IT security is hard. As Futurice has grown, we have had our (very small) share of security related incidents. Shifting financial responsibility with contracts is easy, but that is not helping with lost trust and reputation. For our own employees, we have extensive multi-day onboarding, which includes security training. Also, all laptops are installed and configured by the IT team, including disk encryption, backups and antivirus.
However, when we employ subcontractors, they usually use their own laptops and phones, and they don’t participate in our onboarding sessions. We tell our clients when we have subcontractors in the project, but we also carry full responsibility for oursubcontractors’ actions. If the subcontractor messes something up, from our client’s perspective it’s same as if it would have been a Futurice employee – we will do our best to fix the damages, and take the financial and reputation hit. Obviously, we have formal contracts and NDAs with subcontractors, and afterwards we can figure out damages and compensation with them.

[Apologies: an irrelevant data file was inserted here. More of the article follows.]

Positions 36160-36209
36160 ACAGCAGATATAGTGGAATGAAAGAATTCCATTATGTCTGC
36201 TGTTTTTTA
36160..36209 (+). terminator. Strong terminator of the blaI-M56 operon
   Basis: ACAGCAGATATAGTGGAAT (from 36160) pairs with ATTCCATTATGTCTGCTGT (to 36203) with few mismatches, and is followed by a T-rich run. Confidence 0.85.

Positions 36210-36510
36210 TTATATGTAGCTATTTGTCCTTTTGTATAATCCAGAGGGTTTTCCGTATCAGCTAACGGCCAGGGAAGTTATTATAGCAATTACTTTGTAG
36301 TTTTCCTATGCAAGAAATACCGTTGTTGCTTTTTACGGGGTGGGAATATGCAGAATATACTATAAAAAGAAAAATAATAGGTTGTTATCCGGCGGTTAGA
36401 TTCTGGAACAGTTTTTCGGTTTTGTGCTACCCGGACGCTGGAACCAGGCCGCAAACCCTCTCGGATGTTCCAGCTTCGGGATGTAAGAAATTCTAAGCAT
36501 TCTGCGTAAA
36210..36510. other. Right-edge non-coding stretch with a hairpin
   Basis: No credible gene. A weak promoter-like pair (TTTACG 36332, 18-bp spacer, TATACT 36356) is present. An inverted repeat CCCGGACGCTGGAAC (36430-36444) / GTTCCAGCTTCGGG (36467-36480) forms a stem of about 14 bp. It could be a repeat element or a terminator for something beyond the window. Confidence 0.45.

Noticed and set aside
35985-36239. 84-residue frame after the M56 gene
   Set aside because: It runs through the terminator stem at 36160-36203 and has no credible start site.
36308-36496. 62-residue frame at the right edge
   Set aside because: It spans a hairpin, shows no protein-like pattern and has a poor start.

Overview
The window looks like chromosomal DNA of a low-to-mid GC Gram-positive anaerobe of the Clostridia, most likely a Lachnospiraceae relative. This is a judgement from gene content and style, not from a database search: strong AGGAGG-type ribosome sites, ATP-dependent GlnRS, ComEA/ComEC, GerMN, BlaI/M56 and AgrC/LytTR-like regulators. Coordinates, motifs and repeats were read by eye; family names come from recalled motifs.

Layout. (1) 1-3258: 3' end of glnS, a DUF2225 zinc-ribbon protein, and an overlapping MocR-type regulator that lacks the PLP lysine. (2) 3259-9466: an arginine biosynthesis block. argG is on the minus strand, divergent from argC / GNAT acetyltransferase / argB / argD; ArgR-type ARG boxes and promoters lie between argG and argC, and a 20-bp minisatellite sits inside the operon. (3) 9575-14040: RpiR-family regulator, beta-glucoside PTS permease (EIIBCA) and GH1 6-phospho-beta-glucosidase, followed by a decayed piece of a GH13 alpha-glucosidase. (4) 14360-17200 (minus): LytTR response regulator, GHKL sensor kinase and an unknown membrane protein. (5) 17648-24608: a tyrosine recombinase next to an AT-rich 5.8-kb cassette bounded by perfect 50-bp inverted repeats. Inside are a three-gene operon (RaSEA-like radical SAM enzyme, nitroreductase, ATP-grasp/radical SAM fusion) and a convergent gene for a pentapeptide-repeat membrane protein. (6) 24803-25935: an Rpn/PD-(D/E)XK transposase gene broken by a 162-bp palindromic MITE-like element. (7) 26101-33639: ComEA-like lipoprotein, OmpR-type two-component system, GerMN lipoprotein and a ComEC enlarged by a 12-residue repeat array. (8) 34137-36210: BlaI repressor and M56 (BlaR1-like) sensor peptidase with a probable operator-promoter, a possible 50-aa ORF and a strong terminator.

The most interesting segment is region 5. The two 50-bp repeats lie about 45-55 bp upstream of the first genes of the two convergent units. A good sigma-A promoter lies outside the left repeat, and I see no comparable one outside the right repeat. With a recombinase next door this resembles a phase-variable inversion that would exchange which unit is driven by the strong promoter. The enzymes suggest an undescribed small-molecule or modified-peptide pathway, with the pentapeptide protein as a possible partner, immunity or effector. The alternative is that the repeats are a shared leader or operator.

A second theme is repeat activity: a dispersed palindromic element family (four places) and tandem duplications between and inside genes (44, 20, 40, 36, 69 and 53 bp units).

Even if Futurice wouldn’t take any financial hit, being trustworthy is important. Just writing a solid contract and having good insurance do not compensate for lost time, confidence and confidentiality.
Formal contracts tend to be hard to follow and relatively abstract, so we created more informal IT security 101 and intellectual property rights (IPR) 101 agreements, which detail practical rules and guidelines in human-readable form. Below are our current IT security 101 guidelines. And to reiterate, the point with these is to push people towards good practices, and not to be legally binding – which is why we didn’t include anything about damages or other legal details.
I hereby declare that I’ve understood and will follow what is stated above:
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